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Patient Experiences of Care from Multi-Speciality Community Providers: Findings from a Realist Synthesis of International Evidence

Authors:

Helen Mary lloyd ,

Community and Primary Care Research Group, Plymouth University, GB
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Rod Sheaff,

School of Law, Criminology and Government, Plymouth University, GB
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Sarah Brand,

School of Law, Criminology and Government, Plymouth University, GB
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Amanda Wanner,

Community and Primary Care Research Group, Plymouth University, GB
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Richard Byng,

Community and Primary Care Research Group, Plymouth University, GB
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Jose Valderas,

Exeter Medical School, Exeter University, GB
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Mark Pearson

Exeter Medical School, Exeter University, GB
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Abstract

Introduction: Multispecialty Community Providers (MCPS) aim to provide horizontal coordination of care via networks of primary care providers (general practice, community health services, mental health, ambulance, etc.) and non-health services (e.g. voluntary sector, social services etc.). MCPs are also expected to improve the quality, continuity and coordination of care for people with chronic health problems. Our Realist Synthesis identified policy assumptions about how MCPs are thought to achieve outcomes and the extent to which these were supported by evidence. Improvements to patient experiences of care was also an expected outcome of MCP care. We explored the evidence for this outcome.

 Theory/Methods: Three stage synthesis:

1) Review of policy material to identify the underlying programme theory (PT) for MCPs. This work surfaced policy makers assumptions about how MCPs would achieve their outcomes. These were elicited from policy documents and ‘think-tanks’ with stakeholders. We searched Health Management Information Consortium (HMIC) database, and the King’s Fund database. The elaboration of the policy-makers’ assumptions about MCPs provided search terms for the second stage.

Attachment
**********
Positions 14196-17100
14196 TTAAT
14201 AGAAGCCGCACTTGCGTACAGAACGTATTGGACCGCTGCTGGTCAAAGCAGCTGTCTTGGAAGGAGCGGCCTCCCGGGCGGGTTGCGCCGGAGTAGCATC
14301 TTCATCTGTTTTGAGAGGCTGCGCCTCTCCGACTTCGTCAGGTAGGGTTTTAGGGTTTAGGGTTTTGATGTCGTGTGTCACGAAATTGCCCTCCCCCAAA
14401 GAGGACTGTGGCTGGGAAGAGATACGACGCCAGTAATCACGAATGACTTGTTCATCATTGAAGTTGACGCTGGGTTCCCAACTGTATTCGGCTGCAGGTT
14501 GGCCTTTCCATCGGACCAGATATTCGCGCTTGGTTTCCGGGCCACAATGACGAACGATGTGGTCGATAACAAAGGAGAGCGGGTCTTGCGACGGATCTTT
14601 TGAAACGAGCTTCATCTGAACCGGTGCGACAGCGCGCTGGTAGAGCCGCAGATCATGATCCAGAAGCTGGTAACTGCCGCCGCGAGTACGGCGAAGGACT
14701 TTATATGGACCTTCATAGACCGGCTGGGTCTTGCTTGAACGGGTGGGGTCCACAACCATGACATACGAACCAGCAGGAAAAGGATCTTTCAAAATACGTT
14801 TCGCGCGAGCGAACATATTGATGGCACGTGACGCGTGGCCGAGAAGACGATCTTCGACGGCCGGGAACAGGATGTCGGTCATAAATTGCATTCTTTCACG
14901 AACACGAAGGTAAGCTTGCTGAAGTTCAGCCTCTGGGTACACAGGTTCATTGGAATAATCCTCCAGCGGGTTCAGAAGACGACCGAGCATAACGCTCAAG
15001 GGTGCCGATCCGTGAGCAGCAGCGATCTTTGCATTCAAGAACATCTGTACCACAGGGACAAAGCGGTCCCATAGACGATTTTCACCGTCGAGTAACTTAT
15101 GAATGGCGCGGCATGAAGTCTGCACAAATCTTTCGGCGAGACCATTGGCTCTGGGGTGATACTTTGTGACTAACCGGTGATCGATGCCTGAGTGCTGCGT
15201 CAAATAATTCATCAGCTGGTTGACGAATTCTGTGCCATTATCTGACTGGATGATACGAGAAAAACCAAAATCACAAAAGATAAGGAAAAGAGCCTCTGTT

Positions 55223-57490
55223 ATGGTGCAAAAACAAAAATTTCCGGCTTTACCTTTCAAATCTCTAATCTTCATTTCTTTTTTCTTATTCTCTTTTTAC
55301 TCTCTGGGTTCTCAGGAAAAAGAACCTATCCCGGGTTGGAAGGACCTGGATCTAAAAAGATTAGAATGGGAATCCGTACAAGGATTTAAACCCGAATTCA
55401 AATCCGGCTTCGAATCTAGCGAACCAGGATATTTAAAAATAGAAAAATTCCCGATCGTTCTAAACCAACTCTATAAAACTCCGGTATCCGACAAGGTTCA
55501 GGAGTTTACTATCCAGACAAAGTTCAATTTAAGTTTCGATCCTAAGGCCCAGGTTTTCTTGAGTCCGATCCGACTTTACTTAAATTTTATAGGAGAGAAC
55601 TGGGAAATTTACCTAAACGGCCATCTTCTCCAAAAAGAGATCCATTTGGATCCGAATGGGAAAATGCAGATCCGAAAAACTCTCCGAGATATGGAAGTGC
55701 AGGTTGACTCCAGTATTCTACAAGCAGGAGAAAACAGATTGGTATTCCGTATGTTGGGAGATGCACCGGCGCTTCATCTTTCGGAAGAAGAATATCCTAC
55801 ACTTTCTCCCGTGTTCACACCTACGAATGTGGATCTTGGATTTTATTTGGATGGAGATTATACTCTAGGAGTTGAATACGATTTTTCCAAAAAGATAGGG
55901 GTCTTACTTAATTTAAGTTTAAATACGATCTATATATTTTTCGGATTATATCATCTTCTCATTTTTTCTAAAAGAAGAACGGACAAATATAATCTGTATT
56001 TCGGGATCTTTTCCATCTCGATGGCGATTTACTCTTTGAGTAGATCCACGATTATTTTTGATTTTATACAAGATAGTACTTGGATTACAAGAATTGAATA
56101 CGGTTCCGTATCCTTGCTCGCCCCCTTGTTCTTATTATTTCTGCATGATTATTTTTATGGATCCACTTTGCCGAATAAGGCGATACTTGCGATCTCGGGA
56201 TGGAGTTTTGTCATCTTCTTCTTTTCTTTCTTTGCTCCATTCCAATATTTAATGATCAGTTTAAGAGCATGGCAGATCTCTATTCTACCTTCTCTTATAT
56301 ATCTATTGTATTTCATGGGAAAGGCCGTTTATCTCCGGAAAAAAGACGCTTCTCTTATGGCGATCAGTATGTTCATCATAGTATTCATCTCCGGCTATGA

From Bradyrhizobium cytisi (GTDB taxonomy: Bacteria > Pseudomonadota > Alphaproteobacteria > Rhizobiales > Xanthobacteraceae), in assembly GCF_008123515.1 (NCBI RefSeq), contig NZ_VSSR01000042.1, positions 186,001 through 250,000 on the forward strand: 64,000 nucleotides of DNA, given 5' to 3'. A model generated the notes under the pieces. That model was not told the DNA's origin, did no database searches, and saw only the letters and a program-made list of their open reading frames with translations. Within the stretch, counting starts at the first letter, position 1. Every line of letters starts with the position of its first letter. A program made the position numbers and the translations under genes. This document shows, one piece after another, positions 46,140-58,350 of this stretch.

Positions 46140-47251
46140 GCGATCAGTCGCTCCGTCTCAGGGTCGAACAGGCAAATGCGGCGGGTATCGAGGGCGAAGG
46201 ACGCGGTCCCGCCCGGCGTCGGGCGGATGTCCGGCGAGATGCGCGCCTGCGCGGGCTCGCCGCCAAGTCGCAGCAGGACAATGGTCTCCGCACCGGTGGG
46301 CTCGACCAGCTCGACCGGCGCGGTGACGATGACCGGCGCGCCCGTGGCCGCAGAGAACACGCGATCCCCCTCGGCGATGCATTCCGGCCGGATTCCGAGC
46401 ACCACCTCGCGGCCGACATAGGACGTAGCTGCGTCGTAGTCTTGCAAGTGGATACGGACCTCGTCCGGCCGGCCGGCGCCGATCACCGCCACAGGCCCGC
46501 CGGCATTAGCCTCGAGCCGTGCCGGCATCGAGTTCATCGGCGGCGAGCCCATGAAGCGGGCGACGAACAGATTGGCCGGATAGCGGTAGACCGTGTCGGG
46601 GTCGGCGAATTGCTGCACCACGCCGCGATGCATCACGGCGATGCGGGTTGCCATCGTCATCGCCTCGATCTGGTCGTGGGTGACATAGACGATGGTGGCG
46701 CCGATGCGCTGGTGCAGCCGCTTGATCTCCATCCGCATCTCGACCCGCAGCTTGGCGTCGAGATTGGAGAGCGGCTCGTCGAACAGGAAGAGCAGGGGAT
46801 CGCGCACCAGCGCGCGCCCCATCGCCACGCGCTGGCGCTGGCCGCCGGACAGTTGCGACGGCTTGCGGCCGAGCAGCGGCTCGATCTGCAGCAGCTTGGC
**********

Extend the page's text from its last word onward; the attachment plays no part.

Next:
2) A systematic literature review and synthesis of secondary evidence mapped to the initial PT. We searched for evidence of the ‘causal links’ in the initial PT by searching databases: MEDLINE, PsycINFO, CINAHL, and ASSIA. 1319 titles/abstracts reviewed in two rounds, and 116 selected for full-text data extraction. Secondary data were extracted and synthesised into a framework reflecting causal links in the initial PT. We used the Mixed Methods Appraisal (MMAT) and the Assessment of Multiple Systematic Reviews (AMSTAR) tools to assess quality and validity.

3) Comparison (and reformulation) of original PT based on secondary evidence and identification and focus on all studies measuring patient experience as an outcome (e.g. goal setting, care planning at a patient level etc.).

Results: We found supporting evidence that if MCPs implement care planning at a patient level then patient experiences of care improve. The evidence was less strong for improvements in patient experience as a consequence of diversion from in-patient care. MDTs and boundary spanning roles helped improve patient experience. There was emerging evidence that MDTs and boundary spanning roles facilitated the delivery of person centred care by improvements in care planning and access to services.

Discussion: Individuals with complex needs or those with long term conditions commonly report poor experiences of care (5, 6), particularly care from multiple organisations (7). Our review suggests that MCPs can improve patient experiences of care by providing tailored and accessible coordinated care.

Conclusions: Patients’ experiences of care have the potential to improve if care planning at a patient level becomes prevalent and delivered through MDTs and/or professionals with boundary spanning roles. 

Lessons learned: MDTs and boundary spanning roles are potential mechanisms to improve the experiences of care.

Limitations: Due to the large volume of material we only included studies published 2014-2016; reviews covered earlier periods.

Suggestions for future research: Changes in organisational culture was a potential mechanism associated with improvements in patient experience. Primary research that explore how this works would help unpack this newly identified mechanism. 

How to Cite: lloyd HM, Sheaff R, Brand S, Wanner A, Byng R, Valderas J, et al.. Patient Experiences of Care from Multi-Speciality Community Providers: Findings from a Realist Synthesis of International Evidence. International Journal of Integrated Care. 2018;18(s2):32. DOI: http://doi.org/10.5334/ijic.s2032
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Published on 23 Oct 2018.

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